“Wonder Woman 1984” Review

Jenkins’ live-action sequel provides a new spin on a beloved classic

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The first poster for “Wonder Woman 1984,” starring Gal Gadot.

My review on Disney’s mass-produced, live-action remakes and sequels made it clear how much of a disease I think that particular industry of filmmaking is. So when I first heard a sequel to the critically-acclaimed film “Wonder Woman” was in the works, I didn’t feel particularly enthused about it. However, I’d greatly enjoyed the first film when I saw it in theaters, and I let myself raise my expectations a bit more after hearing Patty Jenkins, the director behind the first film, would be returning to direct the sequel. And after watching “Wonder Woman 1984,” I was surprised to find the movie actually felt like there was genuine effort put into its plot and making the audience sympathize with its characters.

Now living in the bright, neon-drenched year of 1984, Diana Prince walks alone as an immortal among men, fighting crime incognito as Wonder Woman while also working as an anthropologist at the Smithsonian. And when Diana accidentally uses a powerful wish-granting artifact known as the Dreamstone to bring Steve back from the dead at the cost of her powers and godhood, this in turn puts the movie’s antagonist, Maxwell Lord, on a mad quest for wealth and power by using the Dreamstone to grant the wishes of the global population at the cost of everything they hold dear.

While some parts of the movie did feel slightly contrived, most notably the scene where Diana used her lasso to show Steve a flashback of the origins of the armor she wears in the promotional material, they can be easily overlooked by the creative use of the terrain during fight scenes, the stunning cinematography and the references to lesser-known parts of the Wonder Woman lore, such as Diana using magic to turn a jet invisible and a mid-credits scene cameo from Lynda Carter, the actress who played Wonder Woman in the 1975 TV series.

My favorite aspect of the movie, however, was the character of Barbara Minerva, a geologist and gemologist who works alongside Diana at the Smithsonian and is the first to come in contact with the Dreamstone. One of the biggest reasons I resonated with her so strongly is simply that she’s an introvert: she’s insecure, tends to be ignored by her coworkers and is terrible at walking in heels. I found myself empathizing with her throughout the movie, and even rooted for her during the moments where she became less of the shy, but well-intentioned character she started off as when she was first introduced,

Another is that when she accidentally wishes to be just like Diana, and subsequently gains her natural charisma and godlike powers, the cost of her wish—which is revealed to be her kindness and humanity—isn’t immediately told to the audience. Instead, it’s foreshadowed over the course of the movie through smaller moments, such as when she delivers a harsh beatdown to a man who sexually harassed her at the beginning of the movie, her insistence at finding another way to reverse the effects of the Dreamstone while still keeping everything she gained from the artifact, and finally, when she wishes to become an apex predator and transforms into the Cheetah: a human-cheetah hybrid with superhuman strength and speed.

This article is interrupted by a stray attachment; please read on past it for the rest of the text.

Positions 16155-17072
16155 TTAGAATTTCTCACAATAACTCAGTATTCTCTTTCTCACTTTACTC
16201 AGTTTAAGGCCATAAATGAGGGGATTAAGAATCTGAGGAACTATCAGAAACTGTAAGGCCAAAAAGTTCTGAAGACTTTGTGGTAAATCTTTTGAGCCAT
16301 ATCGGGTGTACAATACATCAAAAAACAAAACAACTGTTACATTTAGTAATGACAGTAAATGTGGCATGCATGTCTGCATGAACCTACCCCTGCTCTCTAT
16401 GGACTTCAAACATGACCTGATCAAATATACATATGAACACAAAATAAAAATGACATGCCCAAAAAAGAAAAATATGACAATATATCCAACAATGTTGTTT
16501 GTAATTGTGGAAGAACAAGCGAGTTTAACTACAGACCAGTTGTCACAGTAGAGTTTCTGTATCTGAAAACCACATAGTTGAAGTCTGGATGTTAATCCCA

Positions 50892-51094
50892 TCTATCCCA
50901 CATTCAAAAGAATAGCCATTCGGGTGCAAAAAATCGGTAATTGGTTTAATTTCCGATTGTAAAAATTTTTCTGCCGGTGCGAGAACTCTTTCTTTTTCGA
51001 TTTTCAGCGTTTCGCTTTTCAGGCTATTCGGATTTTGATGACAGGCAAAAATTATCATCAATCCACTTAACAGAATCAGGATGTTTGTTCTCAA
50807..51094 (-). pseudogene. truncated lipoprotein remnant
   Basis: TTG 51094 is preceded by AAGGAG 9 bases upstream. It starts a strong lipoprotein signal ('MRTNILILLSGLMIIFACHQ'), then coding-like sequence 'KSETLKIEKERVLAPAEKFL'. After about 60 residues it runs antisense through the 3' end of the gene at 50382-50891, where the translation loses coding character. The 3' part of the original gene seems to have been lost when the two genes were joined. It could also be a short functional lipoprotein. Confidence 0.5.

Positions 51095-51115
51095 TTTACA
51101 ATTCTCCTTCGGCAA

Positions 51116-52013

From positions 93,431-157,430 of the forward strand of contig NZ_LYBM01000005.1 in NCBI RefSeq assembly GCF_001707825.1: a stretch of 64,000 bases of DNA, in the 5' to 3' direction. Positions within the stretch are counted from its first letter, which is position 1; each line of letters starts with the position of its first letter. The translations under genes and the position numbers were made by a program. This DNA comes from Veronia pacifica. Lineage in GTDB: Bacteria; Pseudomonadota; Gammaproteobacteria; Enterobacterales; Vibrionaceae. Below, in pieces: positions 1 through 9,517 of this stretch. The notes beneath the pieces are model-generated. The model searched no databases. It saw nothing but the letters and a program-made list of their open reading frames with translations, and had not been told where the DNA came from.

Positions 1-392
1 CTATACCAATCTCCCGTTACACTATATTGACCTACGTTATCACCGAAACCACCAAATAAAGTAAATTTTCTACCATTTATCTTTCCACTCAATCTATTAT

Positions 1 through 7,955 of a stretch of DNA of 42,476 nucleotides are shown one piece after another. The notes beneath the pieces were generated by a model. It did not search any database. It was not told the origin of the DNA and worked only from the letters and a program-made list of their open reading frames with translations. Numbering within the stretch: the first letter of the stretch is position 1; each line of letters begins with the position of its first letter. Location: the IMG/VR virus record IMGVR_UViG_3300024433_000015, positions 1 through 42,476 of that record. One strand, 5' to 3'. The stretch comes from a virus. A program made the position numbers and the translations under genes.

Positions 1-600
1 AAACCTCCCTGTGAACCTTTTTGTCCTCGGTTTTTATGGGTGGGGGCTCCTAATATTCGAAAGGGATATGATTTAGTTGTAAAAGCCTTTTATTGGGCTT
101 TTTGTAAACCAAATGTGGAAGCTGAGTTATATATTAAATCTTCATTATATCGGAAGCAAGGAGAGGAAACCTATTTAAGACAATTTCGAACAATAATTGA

My biggest gripe with the movie—which, in the grand scheme of things, isn’t actually quite that big—was a lack of conclusion to Barbara’s character arc. It simply concludes with her renouncing her wish alongside the rest of the world and reverting back to a normal human being. Her fate is left uncertain, and once I realized that was all she was getting, I found myself wishing for more closure—specifically, in the form of her becoming Diana’s new love interest. The two of them had the most casual interactions at the beginning of the movie, where they shared several small, but sweet moments together, such as when Diana helped her pick up the contents of her briefcase when no one else would, and when the two of them went out for dinner.

There are fewer moments like that as the movie progresses, and it was made clear early on that Diana and Steve were meant to be the main romantic focus of the story. However, when those small moments between Diana and Barbara did happen, I kept thinking about how cute they were together, and found myself wishing for something more. However, my hopes were dashed when I learned the third movie would take place in the modern era, which would render any romantic relationship between Diana and Barbara impossible.

“Wonder Woman” was a coming-of-age story about war and the good within humanity, while “Wonder Woman 1984” is one of loss and the cost of a person’s deepest desires. The sequel’s greatest strength is its ability to make its audience empathize with not just the heroes, but the villains, as well: from Barbara’s simple desire to be more like a friend (or crush) she admires, to Maxwell’s profound desire to do right by his son by using the Dreamstone to acquire gradually increasing amounts of power and wealth. And although it might be difficult, the movie is best watched as its own story, with as few attempts as possible to compare it to its predecessor. Each movie had a different story to tell, and while there were certainly a few small hiccups and things to be desired, “Wonder Woman 1984” tells its story beautifully, and is a great movie to close out a terrible year.